And after he became the father of Methuselah, Enoch walked with God 300 years and had other sons and daughters.
Then Enoch walked with God three hundred years after he became the father of Methuselah, and he had other sons and daughters.
After the birth of Methuselah, Enoch lived another 300 years in close fellowship with God, and he had other sons and daughters.
Enoch walked steadily with God. After he had Methuselah, he lived another 300 years, having more sons and daughters.
And after the birth of Methuselah, Enoch went on in God’s ways for three hundred years, and had sons and daughters:
Enoch walked with God after the birth of Methuselah three hundred years, and had other sons and daughters.
After he begot Methuselah, Enoch walked with God three hundred years, and had sons and daughters.
|NET © [draft] ITL|
|NET © Notes||
1 sn With the seventh panel there is a digression from the pattern. Instead of simply saying that Enoch lived, the text observes that he “walked with God.” The rare expression “walked with” (the Hitpael form of the verb הָלָךְ, halakh, “to walk” collocated with the preposition אֶת, ’et, “with”) is used in 1 Sam 25:15 to describe how David’s men maintained a cordial and cooperative relationship with Nabal’s men as they worked and lived side by side in the fields. In Gen 5:22 the phrase suggests that Enoch and God “got along.” This may imply that Enoch lived in close fellowship with God, leading a life of devotion and piety. An early Jewish tradition, preserved in 1 En. 1:9 and alluded to in Jude 14, says that Enoch preached about the coming judgment. See F. S. Parnham, “Walking with God,” EvQ 46 (1974): 117-18.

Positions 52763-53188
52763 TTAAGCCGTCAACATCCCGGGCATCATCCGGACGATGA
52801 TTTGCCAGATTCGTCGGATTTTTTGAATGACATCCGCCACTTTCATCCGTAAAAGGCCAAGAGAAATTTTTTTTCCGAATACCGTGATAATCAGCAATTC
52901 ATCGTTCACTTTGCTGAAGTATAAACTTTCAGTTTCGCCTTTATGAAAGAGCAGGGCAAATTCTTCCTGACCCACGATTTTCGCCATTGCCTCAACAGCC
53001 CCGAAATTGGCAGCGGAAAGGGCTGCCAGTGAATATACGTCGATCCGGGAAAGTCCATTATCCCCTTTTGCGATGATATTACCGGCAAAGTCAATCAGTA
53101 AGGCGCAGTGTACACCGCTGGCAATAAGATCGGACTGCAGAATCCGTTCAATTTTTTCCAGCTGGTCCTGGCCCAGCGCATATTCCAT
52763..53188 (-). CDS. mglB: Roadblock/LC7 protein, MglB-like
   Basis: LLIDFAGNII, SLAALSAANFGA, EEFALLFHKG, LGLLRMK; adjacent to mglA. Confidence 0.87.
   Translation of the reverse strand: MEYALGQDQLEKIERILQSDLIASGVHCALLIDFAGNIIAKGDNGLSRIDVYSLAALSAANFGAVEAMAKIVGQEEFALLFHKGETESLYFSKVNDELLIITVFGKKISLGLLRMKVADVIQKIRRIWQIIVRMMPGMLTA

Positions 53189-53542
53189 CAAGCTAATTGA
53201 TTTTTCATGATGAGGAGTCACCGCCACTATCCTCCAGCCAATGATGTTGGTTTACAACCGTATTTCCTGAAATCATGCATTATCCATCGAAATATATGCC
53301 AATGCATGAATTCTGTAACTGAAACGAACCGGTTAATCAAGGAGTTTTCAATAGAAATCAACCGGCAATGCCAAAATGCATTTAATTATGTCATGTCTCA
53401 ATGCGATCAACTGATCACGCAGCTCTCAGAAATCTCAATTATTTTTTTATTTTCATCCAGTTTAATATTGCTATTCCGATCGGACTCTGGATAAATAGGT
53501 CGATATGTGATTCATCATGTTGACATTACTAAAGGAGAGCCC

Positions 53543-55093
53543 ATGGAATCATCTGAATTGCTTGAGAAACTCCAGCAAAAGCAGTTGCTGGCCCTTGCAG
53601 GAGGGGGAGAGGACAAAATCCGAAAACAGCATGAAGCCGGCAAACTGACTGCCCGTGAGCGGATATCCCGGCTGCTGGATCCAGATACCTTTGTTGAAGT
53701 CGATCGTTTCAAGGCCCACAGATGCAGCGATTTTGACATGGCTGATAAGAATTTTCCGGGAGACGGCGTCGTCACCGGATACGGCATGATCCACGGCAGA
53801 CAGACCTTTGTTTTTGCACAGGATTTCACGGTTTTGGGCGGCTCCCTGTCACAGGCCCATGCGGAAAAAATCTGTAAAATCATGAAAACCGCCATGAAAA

2 tn Heb “and Enoch walked with God, after he became the father of Methuselah, [for] 300 years.”
3 tn The word “other” is not in the Hebrew text, but is supplied for stylistic reasons.